In hindsight, the hike at Afton State park was the first one I’ve taken in a while where I was very glad I had taken my own advice and brought a lot of water with me in my backpack. Two liters was just about right.
Also in hindsight, I’m kicking myself for not checking the heat index before I set out on my longest hike in a while. Turns out, I found out later, it was 96 degrees F (36 C) and, as they say, it was not a dry heat. It never is dry in Minnesota, except in winter.
But even with that, it was a lovely day.
I started out on hiking from Afton’s parking lot down to the river. After getting out of the parking lot area, you come upon a shady picnic area with paths leading off in various directions. I chose first to hike downhill to the St. Croix river path, and then go north along the river.
If you’re so inclined there are several spots to turn off the path that runs parallel to the river and actually go down to the water. You can even take a dip in the designated swimming areas. Or, if you brought your canoe or kayak, this is where you can put into the river. Beware though, unlike most Minnesota State Parks, there’s no drive in boat launch. You’ll have to tote your boat down from the parking lot, and that’s probably half a mile away. And when you are done, it’s half a mile back to your car. All uphill. My advice is put in the St. Croix at another park.
The path along the river, though, is a short one, and if you’re up for a longer, and slightly more challenging and varied hike, Afton has that for you. At the north end of the river path, you turn left and immediately start a rather steep uphill climb. At this point you’re still in the riverside wood so you’re still in the shade–which is welcome because between the exertion of going uphill and the growing heat of the day.
When you make it to the top, you’re leaving the wood and entering some beautiful restored sunny prairie. The first thing that struck me here was not the sun, but the sound. The insects were loud. Literally. and I was immediately reminded of W.B. Yeats’ poem The Lake Isle of Innisfree and his line about the “bee-loud glade.” There were plenty of bees servicing all the prairie flowers at the edge of the path, but in honesty I think most of the noise was being made by crickets.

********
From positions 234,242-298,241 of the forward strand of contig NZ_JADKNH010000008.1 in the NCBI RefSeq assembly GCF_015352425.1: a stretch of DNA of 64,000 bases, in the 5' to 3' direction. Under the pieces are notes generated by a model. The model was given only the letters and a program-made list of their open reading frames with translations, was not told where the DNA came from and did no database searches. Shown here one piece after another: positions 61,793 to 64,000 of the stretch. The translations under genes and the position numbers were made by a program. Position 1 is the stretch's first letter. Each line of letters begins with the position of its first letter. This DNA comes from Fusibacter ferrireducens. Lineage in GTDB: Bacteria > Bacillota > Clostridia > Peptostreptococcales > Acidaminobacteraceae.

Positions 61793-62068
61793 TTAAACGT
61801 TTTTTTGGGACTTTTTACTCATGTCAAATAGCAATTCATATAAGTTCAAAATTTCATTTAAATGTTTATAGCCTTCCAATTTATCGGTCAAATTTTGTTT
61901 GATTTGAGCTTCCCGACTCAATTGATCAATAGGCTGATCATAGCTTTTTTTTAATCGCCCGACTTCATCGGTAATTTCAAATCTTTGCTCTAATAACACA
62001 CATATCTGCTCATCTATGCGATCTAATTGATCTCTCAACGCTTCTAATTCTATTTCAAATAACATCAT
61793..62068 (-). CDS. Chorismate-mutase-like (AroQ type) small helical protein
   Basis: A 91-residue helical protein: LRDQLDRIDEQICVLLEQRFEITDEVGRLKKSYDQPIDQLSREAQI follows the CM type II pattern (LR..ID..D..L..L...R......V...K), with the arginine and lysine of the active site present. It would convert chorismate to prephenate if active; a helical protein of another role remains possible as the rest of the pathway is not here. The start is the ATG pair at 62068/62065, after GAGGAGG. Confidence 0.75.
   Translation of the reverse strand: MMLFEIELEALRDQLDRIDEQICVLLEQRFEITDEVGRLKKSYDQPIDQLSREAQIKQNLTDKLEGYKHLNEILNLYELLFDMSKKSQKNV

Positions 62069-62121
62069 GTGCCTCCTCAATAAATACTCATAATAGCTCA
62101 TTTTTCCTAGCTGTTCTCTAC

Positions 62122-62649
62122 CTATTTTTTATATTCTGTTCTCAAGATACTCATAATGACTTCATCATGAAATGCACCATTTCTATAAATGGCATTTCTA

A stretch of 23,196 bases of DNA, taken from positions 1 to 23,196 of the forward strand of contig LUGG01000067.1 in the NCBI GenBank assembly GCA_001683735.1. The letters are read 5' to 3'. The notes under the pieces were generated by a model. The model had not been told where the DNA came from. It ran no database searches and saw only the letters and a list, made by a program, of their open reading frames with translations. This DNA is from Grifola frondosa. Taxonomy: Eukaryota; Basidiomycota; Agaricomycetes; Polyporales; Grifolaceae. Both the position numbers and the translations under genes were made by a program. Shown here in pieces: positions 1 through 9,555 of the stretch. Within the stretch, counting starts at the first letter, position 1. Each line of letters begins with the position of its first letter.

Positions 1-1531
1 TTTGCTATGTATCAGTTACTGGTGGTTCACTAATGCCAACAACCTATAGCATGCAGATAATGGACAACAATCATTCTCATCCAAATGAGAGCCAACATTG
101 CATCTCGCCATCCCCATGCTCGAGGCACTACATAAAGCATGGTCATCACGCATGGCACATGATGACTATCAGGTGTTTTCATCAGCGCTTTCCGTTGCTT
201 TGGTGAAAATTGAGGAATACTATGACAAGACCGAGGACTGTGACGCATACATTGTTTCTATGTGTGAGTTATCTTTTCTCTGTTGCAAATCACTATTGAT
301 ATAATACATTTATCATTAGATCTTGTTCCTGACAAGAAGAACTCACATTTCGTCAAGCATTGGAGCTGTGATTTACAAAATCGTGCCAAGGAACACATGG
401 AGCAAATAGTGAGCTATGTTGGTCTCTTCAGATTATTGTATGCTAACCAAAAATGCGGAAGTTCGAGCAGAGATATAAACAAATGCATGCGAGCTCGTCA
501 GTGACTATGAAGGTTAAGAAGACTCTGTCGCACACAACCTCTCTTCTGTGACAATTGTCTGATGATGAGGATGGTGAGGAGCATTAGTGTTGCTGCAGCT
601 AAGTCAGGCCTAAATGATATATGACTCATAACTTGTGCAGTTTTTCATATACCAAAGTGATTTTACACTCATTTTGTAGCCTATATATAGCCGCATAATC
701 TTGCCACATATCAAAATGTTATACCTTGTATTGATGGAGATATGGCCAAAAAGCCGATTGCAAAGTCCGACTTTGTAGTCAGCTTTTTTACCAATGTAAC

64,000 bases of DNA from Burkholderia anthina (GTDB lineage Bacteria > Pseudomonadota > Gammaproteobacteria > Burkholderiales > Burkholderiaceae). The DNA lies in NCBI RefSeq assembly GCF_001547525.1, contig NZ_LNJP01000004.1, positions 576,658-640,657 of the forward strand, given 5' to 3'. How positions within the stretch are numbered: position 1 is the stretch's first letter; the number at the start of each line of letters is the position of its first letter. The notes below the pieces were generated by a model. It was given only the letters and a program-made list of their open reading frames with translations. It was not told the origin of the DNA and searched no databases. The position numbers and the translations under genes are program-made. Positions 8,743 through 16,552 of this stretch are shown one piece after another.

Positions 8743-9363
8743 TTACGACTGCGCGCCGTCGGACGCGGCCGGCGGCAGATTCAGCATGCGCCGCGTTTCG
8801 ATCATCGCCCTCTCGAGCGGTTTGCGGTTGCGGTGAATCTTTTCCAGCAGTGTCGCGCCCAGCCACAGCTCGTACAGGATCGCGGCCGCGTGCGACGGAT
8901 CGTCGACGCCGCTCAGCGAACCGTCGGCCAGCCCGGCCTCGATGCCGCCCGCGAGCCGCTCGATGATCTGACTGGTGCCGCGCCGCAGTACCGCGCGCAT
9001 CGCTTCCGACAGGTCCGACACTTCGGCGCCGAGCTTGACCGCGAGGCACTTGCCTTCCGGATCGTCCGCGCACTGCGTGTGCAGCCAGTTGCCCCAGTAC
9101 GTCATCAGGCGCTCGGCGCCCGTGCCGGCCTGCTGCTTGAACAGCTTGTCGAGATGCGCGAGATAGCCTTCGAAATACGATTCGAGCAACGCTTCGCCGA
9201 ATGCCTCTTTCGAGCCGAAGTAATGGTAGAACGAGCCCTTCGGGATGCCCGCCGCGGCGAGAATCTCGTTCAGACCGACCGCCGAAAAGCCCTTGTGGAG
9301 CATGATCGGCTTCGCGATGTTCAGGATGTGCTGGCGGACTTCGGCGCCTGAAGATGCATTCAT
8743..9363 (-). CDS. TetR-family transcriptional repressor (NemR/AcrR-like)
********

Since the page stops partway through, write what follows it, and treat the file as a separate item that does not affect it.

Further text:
After walking through the prairie for a while, you are presented with the choice of keeping with that landscape, and even climbing higher for a promised overlook of the St. Croix Valley, or descending back into the shady woods and making your way back to the car. I’d planned on doing the former, but the heat turned me back.
I’ll be going back to Afton one day to complete my mission to reach the farthest reaches of the park and hike the entire Prairie Loop, including the Trout Brook loop. It looked so inviting on the map, but in the end, sense prevailed and I headed back down the wooded path to the car.
In most of Minnesota State Parks, the map doesn’t tell you everything you need to find your way around, but of the parks I’ve visited so far, Afton was the best at providing sign posts. At every trail intersection, there was a post with a letter, A, B, C, etc., that corresponded to a spot on your park-provided map. And each path leading off from an intersection had another post that told you which was your next intersection if you took that branch. A great idea that works really well.
Another tip, which I wish I’d had before, is to download the Avenza Map app for your phone and then find the map for the state park you’re visiting. Avenza is an invaluable aid because, once you find the right map, a little blue dot will tell you right where you are, and you can watch your progress as the dot moves with you. For many of the parks which have lousy sign posting, this app is a life saver. I wish I’d had it before I wandered around Wild River State Park for about an hour before I ran across a landmark that got me reoriented.
Afton State Park is one of four state parks that are easy drives from the Twin Cities. The others are Interstate, Fort Snelling, and William O’Brien. All can be reached from the Twin Cities in under an hour.
More info from MNTrips
See the list of all Minnesota State Parks, including basic permit information. We also have a list of all Minnesota Historical Society sites. We’re adding our commentary for the park and historical sites as we visit them.
Check out our recommendations for what to carry in your hiking day pack when you check out the extensive Minnesota State Park and National Park system.
The Saint Croix River, and the Minnesota State Parks that line it, such as Afton, are part of the St. Croix National Scenic Riverway of the US National Park system. Here’s a list of all the US National Park sites in Minnesota.
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